Ben Stein: I do not think the name matters one bit. In the end, we are going to see the public option pass and everyone is going to be running to join it. The private insurers will have to respond by charging more, leading to a slow death-spiral for the insurance industry.

Dagen McDowell: They can call the Post Office "FedEx No. 2," but that does not mean that it will be anything like Federal Express as we know it. Congress does not want to name it the 'pubic option' because they do not want the American people to think they are paying for it; but it will be subsidized. Democrats can call it whatever they like, but everyone knows the truth.

Charles Payne: All you have to know is that if Nancy Pelosi and Air America like it, then it is the public option. If we are going to re-brand it, we should really give it the right name—like, "Driving the Deficit Higher Heath Care" or "Lose Your Doctor and Wait Health Care."

Adam Lashinsky: The important word is not "public," it is "option." There is going to be an option, meaning you can opt out if you do not want to participate. No one will be forced into it.

Halloween Stock Treats

Charles Payne: Symantec (SYMC)

Adam Lashinsky: Hershey (HSY)

Ben Stein: Vanguard Index (VTSMX)

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Forbes on Fox

On Saturday, October 31, David Asman was joined by Steve Forbes, Bill Baldwin, Quentin Hardy, Victoria Barret, Mike Maiello, Evelyn Rusli, Kai Falkenberg, and Elizabeth MacDonald.

In Focus: New Democratic Health Plan: "Opt Out" or "No Way Out"?

David Asman: It's back and just in time for Halloween: Government-run health care. The Senate Majority Leader says states could "opt out" of a new government-run health agency, but Steve Forbes says that's a trick, not a treat — if this "opt out" plan passes, there's "no way out" for taxpayers.

Steve Forbes: There is no way to mask this. This is like an offer from the "Godfather." Yes, you can "opt out"…right? It's like speed limits and liquor laws – you don't do what the feds do, then you don't get the money. Look at Medicaid. You can opt out of Medicaid, but how many states have done that? And in terms of the government-run company, why people fear it is that it won't be allowed to fail; it's going to have subsidies. Look at Fannie and Freddie. Look what that gave us.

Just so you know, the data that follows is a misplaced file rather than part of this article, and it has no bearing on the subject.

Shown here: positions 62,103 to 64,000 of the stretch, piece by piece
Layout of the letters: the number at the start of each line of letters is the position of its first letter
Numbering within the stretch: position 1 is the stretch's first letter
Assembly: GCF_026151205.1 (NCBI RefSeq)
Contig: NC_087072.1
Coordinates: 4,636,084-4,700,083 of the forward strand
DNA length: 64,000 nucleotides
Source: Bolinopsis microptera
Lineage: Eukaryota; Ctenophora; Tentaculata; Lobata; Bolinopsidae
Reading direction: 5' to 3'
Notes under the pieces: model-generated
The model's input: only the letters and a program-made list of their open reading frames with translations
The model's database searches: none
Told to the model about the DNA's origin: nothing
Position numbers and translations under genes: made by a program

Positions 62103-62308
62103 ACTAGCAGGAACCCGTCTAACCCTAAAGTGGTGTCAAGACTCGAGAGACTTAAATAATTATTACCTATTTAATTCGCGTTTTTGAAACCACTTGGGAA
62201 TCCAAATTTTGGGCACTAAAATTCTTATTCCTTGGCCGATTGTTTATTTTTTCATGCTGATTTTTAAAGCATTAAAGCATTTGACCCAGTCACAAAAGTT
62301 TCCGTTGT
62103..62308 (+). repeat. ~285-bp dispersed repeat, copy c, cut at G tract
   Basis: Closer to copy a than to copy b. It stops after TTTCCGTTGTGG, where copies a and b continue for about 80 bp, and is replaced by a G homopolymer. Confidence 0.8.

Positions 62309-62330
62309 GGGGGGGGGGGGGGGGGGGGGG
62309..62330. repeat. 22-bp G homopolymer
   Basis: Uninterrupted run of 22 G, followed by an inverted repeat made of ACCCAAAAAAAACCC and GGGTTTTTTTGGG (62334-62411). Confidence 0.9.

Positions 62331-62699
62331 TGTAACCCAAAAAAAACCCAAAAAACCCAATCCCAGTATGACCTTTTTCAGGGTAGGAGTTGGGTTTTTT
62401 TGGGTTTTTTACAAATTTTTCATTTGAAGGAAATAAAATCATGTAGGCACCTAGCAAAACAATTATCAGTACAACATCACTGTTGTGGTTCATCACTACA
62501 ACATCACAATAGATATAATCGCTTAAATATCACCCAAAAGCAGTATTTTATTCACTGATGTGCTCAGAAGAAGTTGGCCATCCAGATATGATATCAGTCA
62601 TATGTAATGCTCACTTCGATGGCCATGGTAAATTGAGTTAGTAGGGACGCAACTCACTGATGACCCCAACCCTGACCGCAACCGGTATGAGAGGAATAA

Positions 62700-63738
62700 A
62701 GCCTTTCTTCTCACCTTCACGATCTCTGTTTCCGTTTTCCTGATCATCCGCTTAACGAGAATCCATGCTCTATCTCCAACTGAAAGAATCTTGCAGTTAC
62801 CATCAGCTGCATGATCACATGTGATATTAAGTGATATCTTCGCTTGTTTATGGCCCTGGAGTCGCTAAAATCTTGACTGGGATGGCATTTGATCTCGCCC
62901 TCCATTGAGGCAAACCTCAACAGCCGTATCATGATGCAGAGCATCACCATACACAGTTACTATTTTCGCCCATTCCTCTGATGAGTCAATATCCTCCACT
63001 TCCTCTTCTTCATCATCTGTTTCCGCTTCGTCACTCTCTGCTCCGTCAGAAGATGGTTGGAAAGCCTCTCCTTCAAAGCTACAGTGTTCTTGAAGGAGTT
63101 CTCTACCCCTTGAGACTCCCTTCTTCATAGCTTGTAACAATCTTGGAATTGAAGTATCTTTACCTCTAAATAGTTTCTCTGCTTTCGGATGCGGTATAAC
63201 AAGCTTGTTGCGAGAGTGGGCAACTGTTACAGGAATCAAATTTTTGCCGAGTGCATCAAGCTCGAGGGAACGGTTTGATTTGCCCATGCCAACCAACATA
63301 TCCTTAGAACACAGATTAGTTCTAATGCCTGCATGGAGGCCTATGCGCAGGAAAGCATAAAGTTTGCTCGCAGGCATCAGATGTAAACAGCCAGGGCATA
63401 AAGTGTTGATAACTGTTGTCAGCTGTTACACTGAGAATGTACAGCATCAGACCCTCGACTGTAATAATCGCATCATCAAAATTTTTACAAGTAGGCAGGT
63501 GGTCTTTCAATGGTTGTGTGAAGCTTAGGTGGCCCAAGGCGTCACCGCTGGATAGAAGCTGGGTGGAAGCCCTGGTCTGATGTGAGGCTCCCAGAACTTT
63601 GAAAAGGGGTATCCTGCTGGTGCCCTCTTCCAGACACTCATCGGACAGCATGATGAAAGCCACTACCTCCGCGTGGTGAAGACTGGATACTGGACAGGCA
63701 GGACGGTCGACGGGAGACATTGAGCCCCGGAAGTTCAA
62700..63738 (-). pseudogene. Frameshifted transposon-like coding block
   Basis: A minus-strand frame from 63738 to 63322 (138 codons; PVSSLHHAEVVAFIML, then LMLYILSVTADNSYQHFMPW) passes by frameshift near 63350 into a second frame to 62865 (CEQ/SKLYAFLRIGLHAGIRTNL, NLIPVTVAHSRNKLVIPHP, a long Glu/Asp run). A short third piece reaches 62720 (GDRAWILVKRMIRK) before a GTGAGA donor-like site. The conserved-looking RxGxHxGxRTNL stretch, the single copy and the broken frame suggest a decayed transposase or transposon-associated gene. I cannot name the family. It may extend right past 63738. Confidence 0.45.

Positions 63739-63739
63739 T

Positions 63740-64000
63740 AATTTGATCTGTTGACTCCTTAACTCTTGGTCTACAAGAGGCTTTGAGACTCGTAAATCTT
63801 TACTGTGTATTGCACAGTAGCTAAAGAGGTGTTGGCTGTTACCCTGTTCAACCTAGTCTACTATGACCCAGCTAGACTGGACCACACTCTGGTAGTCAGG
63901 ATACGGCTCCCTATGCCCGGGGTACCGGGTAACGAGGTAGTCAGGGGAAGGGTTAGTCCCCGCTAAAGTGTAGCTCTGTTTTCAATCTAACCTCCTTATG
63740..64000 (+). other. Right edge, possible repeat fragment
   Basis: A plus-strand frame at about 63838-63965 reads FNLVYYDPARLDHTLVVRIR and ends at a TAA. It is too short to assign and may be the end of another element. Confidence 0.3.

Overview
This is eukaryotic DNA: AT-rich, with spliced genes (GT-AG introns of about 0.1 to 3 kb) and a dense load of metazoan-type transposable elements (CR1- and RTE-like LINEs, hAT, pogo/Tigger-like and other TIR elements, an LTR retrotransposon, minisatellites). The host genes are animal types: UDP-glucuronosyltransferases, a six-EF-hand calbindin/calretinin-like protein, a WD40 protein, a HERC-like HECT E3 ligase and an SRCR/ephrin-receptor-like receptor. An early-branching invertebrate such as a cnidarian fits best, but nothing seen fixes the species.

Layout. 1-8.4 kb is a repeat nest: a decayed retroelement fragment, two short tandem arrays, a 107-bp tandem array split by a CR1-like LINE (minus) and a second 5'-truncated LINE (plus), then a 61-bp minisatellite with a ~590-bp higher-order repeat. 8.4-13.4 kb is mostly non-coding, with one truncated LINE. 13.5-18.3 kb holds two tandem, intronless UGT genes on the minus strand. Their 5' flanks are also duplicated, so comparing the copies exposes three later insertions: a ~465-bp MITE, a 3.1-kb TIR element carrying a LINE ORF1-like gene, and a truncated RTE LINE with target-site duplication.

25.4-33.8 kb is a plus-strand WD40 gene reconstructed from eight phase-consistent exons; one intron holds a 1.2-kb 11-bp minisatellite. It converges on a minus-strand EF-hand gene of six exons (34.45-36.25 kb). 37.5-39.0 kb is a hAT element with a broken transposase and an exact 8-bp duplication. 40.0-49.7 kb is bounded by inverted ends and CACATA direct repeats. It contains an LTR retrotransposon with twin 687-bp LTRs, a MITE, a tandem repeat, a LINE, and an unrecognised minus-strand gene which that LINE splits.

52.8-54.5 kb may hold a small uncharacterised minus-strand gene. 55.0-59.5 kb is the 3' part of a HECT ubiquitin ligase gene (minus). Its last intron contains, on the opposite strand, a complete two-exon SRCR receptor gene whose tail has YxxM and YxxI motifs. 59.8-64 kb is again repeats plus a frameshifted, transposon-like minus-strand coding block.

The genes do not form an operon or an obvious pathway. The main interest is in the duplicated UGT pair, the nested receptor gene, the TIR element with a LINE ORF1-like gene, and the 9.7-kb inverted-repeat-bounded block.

Quentin Hardy: Halloween came much earlier than you're thinking, David. Remember this summer when they talked about death panels and all that misinformation? Well, it wasn't true and the people are smarter than we think. The majority of them still prefer the public option which is why it didn't pass in states. We happen to have a democracy here, and most people want the public option. If there are states where the people don't want it, they will opt out. It is democracy in action.

David Asman: When they're asked if they want the public option, they're for it. When they're asked if they want a new government health agency, they say no. So it depends on how you ask the question.

Elizabeth MacDonald: Depends on the wording. By the way, the idea of the death panel, I never liked that term. It's a fake term. It is still in the house bill, but the "opt out" issue, and Steve is absolutely right, the federal government could say "We're not going to fund you. We're not going to give you your funding." And I always wondered about the "opt out" option anyway, which is what we're talking about. Who would decide it? Legislatures? The Department of Motor Vehicles? Voters? They never really laid out how that would happen. By the way, in the new house bill they're expanding the cost of Medicaid. They're saying only 70 percent of Medicaid costs would be covered by the Federal Government and you the taxpayer would have to pick up the rest; so that means state taxes would rise. If they had an "opt out" option, would two thirds of the states opt out of Medicare in the 1960s? The "opt out" option is a charade.

David Asman: So is the "opt out" option a charade, Mike?

Mike Maiello: No. It's a real choice you can make. I grew up in the weird state of New Mexico where our state did opt out of the federal 55 mile an hour speed limit and drivers in New Mexico were fine forgoing highway funds. We did lose money. We did lose federal grants because they wanted to drive faster. That's democracy. You make that trade. It just kind of happens. People can opt out. I also point out that a lot of Republicans would support this if it was opt in. So is that an OK solution?

David Asman: Victoria, the fact is a lot of states are going broke right now; think of California and New York. If they opt out and lose their funding, they're going to go broke much quicker.